Karen M. Spicher traces the development of MARC. Her examination of primary sources shows how early automation experiences and other factors influenced MARC’s design up through 1970. Inasmuch as her article illustrates only the infant years of the bibliographic format, its title is rather misleading. No mention is made of the relationship of the bibliographic format to the family of MARC formats, its later developments, or its international implications. Later developments, such as format integration needs and issues, are not discussed. References to its relationship to UNIMARC are glaringly missing throughout the book, as are full citations of all of the USMARC formats. An article providing a more synthesized view of the family of MARC formats and their later development would have served a better purpose—although a separate chapter, by Guenther, is devoted to the USMARC format for classification data. “Standards for Name and Series Authority Records,” by Kuhagen, also addresses the USMARC Format for Authority Data. Sarah Thomas presents an apologetic for the Core Record as the brand–new standard for delivering, with cost–effectiveness, a maximum of bibliographic content for cooperative cataloging.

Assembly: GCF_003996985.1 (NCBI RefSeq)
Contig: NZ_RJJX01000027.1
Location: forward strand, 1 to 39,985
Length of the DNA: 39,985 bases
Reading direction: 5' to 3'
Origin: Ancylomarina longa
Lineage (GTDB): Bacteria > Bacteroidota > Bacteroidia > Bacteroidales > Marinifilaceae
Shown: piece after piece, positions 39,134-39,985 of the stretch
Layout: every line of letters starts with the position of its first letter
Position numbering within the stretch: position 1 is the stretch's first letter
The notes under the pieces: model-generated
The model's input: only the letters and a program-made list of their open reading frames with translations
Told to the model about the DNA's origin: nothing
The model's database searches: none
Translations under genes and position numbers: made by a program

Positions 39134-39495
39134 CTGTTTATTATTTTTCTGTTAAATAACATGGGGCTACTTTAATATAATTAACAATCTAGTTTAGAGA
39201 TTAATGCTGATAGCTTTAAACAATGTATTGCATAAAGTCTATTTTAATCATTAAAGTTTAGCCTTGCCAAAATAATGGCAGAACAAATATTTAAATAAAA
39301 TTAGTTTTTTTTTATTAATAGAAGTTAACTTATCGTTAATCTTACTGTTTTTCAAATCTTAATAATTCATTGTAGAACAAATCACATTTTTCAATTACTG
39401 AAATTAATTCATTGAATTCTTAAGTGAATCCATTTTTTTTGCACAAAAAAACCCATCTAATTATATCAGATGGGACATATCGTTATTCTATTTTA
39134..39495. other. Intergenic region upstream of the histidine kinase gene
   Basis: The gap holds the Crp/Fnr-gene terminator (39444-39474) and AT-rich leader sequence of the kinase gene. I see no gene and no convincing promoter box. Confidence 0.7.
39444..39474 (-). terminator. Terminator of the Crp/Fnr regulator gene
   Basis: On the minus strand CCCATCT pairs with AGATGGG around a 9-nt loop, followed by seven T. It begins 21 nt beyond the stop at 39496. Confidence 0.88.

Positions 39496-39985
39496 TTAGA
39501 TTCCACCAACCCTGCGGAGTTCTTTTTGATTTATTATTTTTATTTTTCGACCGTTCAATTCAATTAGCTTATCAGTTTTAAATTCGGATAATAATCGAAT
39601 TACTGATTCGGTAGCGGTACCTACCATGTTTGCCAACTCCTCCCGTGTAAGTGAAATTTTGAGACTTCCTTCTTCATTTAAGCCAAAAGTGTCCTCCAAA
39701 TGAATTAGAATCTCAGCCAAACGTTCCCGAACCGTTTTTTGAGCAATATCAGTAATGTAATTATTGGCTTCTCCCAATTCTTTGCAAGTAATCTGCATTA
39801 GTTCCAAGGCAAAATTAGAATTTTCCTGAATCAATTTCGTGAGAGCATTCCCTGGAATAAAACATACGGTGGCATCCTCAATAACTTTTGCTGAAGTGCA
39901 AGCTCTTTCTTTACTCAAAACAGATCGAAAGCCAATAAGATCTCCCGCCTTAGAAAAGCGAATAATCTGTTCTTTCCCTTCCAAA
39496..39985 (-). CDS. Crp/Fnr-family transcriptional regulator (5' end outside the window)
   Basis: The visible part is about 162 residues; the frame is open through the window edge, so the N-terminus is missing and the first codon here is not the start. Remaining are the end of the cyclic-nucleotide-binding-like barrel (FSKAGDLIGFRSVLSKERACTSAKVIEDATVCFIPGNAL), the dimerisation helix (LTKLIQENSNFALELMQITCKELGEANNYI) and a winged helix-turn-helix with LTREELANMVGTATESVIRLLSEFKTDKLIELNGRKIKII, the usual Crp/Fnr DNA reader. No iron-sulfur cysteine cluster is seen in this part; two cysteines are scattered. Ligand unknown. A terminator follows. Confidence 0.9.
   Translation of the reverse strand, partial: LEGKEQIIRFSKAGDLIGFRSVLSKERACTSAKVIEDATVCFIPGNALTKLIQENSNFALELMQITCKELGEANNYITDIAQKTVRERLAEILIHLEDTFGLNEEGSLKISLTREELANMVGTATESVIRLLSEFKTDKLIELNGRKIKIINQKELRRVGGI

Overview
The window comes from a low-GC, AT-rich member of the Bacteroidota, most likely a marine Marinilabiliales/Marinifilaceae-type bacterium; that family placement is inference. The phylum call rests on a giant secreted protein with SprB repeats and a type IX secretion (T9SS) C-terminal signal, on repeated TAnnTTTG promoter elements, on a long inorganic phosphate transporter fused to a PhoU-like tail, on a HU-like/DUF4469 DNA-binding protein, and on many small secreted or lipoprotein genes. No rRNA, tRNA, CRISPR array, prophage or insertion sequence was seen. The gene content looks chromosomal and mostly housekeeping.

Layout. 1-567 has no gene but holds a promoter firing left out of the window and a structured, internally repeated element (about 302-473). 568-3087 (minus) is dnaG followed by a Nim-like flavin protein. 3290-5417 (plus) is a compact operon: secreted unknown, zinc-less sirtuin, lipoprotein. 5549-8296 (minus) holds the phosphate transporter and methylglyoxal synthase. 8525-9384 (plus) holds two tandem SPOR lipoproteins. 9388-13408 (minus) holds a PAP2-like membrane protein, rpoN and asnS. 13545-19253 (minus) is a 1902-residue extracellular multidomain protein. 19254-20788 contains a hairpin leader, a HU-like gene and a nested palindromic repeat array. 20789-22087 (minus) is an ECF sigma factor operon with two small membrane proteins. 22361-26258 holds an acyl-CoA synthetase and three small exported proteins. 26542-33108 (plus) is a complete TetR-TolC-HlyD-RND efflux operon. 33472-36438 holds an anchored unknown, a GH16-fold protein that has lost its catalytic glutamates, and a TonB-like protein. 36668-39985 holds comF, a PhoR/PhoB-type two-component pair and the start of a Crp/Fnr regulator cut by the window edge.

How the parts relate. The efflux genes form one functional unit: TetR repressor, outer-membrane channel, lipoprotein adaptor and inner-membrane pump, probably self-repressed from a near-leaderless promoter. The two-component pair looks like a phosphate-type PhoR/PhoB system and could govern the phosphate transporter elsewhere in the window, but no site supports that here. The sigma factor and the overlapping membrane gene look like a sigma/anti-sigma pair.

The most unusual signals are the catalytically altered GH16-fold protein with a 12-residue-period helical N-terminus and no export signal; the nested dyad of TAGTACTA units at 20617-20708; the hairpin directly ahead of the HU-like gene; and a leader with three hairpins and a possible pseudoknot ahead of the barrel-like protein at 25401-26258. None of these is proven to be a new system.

On the electronic document frontier, Casey Palowitch and Lisa Horowitz provide illuminating discussions of various possibilities of structuring “meta–information.” Instead of merely looking at this feature, they make an insightful contribution by examining how meta–information can be made an intrinsic part of an item (as in a book’s title, or a microfiche’s header). The authors recommend a model of specification for a generalized SGML meta–information header, based upon the principles of the TEI (Text Encoding Initiative) Independent Header. This would serve the needs of cataloging, automatic processing, and networked information resources.
Judith A. Kuhagen offers a useful chronology of the development of the name/series authority file, and examines its data content standards. Her discussion centers on the file’s evolution from LC’s local authority file to a national resource authority file, and on how that evolution has affected the standards. She highlights the complex management issues caused by the national file’s still being LC’s local authority file.